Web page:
Role of the Special Education Teacher in Primary Schools

Special education teachers should be familiar with a wide range of teaching approaches, methodologies and resources to cater for particular learning styles and to meet a variety of needs. Teaching approaches will include a combination of team-teaching initiatives, co- operative teaching, early intervention and small group or individual support. Depending on the learning needs identified, a pupil with special educational needs may be supported at classroom level, or through mainstream classroom placement with additional teaching delivered through in-class or withdrawal support models.

Some pupils with more complex and enduring needs may require specific methodologies, teaching approaches and/or learning activities. Such interventions should be based on careful identification of strengths and needs, including multi-disciplinary assessment, when necessary.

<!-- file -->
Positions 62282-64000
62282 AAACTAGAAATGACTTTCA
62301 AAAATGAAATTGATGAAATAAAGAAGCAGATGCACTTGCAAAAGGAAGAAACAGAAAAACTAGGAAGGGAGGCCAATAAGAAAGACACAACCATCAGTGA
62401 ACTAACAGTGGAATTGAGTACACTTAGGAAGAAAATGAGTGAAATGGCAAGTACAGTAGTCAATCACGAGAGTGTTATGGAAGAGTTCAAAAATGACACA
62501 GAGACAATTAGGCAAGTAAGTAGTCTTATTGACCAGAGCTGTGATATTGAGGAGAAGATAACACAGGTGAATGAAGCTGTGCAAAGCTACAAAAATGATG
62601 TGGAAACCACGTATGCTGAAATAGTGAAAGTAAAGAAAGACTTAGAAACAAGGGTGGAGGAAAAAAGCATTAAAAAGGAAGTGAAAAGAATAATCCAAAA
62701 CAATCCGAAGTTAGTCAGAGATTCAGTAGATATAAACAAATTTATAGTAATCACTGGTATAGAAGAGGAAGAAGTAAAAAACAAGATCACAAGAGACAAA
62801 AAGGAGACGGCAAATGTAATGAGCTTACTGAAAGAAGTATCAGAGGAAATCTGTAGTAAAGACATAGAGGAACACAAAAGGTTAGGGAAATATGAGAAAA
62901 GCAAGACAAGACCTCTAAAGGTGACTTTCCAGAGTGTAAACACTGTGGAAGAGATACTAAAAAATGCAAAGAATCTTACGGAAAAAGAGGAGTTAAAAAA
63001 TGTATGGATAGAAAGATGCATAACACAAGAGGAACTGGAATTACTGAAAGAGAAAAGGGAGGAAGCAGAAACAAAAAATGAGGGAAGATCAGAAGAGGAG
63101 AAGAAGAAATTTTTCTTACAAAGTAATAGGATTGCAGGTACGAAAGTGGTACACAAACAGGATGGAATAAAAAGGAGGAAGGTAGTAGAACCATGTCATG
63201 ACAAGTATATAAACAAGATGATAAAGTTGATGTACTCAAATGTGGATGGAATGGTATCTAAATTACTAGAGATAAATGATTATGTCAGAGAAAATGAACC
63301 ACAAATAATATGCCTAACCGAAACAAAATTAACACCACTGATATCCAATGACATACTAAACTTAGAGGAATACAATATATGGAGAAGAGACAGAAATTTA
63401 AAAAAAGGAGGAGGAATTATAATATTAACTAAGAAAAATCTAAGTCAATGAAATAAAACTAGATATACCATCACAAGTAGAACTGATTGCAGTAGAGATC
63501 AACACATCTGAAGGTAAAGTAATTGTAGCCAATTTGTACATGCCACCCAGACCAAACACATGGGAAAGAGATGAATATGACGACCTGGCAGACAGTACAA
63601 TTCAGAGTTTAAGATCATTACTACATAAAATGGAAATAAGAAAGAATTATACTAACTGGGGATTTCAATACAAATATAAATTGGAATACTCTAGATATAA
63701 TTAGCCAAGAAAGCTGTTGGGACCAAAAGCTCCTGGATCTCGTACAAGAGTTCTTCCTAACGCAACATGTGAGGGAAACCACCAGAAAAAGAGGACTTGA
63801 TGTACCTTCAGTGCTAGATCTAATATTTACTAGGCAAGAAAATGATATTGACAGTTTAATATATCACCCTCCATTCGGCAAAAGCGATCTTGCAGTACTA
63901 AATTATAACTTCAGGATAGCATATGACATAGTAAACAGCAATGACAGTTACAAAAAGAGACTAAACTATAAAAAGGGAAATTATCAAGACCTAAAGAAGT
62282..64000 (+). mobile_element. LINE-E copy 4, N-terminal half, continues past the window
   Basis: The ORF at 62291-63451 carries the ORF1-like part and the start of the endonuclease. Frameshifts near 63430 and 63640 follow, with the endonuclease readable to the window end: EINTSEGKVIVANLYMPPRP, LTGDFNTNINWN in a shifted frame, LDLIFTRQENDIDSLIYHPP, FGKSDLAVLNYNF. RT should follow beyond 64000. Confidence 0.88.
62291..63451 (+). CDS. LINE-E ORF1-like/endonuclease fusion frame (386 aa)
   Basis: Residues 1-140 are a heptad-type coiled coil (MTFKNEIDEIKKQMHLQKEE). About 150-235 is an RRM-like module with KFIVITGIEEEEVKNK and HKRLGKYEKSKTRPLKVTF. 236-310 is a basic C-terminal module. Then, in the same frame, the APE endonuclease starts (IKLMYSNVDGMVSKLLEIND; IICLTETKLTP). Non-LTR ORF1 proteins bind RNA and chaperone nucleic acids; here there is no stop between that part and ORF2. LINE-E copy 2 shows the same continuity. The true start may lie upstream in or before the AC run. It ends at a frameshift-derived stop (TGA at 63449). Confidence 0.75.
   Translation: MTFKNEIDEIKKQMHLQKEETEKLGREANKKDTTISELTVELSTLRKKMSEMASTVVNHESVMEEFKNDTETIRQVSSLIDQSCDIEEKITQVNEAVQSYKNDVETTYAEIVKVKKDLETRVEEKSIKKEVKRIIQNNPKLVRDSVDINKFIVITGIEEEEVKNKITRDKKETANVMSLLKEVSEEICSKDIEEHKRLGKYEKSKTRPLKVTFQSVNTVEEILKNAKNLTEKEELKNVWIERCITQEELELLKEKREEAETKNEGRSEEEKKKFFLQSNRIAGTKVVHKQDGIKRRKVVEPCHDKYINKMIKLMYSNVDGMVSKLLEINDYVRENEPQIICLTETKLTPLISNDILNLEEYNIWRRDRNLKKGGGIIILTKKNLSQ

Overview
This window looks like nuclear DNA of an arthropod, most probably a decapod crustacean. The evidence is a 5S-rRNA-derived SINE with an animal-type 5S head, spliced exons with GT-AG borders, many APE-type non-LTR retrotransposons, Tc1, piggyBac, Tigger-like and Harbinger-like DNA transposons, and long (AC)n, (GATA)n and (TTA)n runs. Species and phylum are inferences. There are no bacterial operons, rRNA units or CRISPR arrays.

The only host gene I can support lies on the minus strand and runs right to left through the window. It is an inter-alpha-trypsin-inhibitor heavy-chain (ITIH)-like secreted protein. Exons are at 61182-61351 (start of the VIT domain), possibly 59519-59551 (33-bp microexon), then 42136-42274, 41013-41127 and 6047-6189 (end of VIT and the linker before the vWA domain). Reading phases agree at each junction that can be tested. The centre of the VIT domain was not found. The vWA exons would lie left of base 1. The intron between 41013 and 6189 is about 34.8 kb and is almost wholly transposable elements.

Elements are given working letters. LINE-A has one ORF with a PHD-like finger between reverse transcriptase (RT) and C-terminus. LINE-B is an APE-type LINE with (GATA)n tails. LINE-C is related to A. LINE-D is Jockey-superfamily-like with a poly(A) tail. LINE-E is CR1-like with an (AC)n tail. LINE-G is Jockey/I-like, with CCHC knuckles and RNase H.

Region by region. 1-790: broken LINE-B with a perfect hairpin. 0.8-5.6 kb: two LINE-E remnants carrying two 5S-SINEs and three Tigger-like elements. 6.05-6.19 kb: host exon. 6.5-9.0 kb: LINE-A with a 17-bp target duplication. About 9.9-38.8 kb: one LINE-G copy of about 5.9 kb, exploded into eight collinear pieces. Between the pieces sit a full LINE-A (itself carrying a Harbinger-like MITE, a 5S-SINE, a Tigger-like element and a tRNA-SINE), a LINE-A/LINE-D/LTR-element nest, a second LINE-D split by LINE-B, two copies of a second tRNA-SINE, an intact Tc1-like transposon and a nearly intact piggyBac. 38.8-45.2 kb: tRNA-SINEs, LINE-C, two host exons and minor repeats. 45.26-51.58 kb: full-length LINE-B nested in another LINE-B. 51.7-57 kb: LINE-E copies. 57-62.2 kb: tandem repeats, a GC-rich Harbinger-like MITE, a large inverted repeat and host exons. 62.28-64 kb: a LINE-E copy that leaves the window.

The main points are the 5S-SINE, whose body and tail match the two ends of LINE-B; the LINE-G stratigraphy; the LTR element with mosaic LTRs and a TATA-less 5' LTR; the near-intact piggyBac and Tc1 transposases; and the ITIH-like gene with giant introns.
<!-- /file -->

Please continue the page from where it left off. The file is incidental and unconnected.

Special education teachers, in consultation with class teachers, should plan their interventions carefully to address pupils’ priority learning needs and to achieve the targets identified in the relevant Continuum of Support plan. Short-term planning should reflect the Support Plan targets and should break down the development of skills and content into small incremental steps to address each pupil’s specific needs on a weekly basis. Outcomes for pupils should be routinely assessed, recorded and used to review progress. These outcomes should also be used to inform the targets for the next phase of intervention.

Useful curricular resources include:

Guidelines for Teachers of Students with General Learning Disabilities ( These guidelines were developed for the National Primary Curriculum (1999) although much of the content remains useful)

(Link being updated)

Integrate Ireland Language and Training (IILT)

(link being updated)